Assisted Suicide: Should Government Become the Final Arbiter?

Since the assisted suicide of Brittany Maynard in Oregon on November 1, there has been a lot of discussion in the country about the morality of doctors helping to end the lives of their terminally ill patients.

There’s a debate about dying with dignity versus having some sort of quality of life up to the very end. Most of these debates on the latter, seem to be based on a religious objection.

I’m not saying that anyone diagnosed with a terminal disease should automatically be able to terminate their life. There should be, like Oregon, a process to determine that the patient is indeed terminally ill and has no mental health issues (depression). You can read the statute here.

Why I started thinking about this subject is an opinion piece I read in the National Review. The piece discusses some legislation proposed in the House of Lords in Britain that would allow assisted suicide, but in the legislation would have a court make the determination.

Of course, the writer is clearly biased against assisted suicide but asks a valid question in my opinion. Should a court be the determiner whether a terminally ill patient should be able to terminate their own life? I’m sure a court would weigh all the evidence as to the illness, mental state, etc. but that’s not the point.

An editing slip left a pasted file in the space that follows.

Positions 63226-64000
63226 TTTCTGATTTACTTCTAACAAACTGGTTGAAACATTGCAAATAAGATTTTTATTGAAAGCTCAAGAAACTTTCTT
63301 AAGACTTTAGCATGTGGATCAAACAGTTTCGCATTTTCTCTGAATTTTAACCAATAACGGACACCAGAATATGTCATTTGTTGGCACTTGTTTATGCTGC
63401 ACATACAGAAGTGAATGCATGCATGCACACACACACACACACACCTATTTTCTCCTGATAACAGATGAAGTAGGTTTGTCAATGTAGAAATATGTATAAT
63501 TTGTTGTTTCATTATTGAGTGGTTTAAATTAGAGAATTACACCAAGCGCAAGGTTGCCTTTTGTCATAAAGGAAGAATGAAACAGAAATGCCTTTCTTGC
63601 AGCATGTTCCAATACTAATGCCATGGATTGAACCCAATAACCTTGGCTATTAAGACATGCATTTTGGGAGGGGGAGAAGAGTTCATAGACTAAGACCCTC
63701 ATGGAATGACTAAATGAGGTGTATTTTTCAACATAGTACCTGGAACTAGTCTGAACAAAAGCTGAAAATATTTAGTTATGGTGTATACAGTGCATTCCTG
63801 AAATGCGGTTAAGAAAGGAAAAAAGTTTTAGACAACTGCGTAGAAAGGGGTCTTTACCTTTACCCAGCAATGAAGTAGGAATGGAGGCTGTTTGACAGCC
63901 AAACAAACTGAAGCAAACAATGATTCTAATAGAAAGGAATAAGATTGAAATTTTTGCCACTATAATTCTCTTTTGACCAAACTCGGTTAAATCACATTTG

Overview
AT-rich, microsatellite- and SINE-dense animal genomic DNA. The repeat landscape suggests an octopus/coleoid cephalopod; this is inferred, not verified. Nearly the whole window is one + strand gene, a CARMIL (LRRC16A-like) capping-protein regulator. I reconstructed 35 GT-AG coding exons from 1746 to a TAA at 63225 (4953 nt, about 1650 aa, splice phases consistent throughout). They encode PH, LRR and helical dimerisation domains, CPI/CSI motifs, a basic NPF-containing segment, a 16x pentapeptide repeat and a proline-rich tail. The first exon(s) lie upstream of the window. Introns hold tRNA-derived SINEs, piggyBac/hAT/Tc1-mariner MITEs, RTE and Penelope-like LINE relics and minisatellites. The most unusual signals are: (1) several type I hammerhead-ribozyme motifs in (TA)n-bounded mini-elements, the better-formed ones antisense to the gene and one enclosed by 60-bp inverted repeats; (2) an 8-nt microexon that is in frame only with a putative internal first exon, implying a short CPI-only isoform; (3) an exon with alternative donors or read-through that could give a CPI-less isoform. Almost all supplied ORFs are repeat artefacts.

The writer of this piece says that this would have the government become a direct participant in suicide. Well, yes it would and I don’t believe we should be granting government any more power over our lives than is necessary. If Britain wants to legalize assisted suicide, they should probably craft legislation around that of Oregon.

Where the writer hurts is argument is this statement:

And here’s the irony: The UK opposes the death penalty. Trying to accommodate the Culture of Death is driving us out of our minds.

That’s a straw argument because one is a choice, the other is not. Allowing individuals to make that decision for themselves, with medical professionals involved at every step, is the right way to ensure that people who do not want to spend months of agony with a disease that cannot be treated or cured, not be a burden to their families during that period, have the right to make their own determination.

Having a judge, or a panel of judges, become the arbiter of a terminal patients choice to end their life is nothing more than a compromise in the dying with dignity debate and most likely a way to assure that even though assisted suicide would be legal, none would ever occur.

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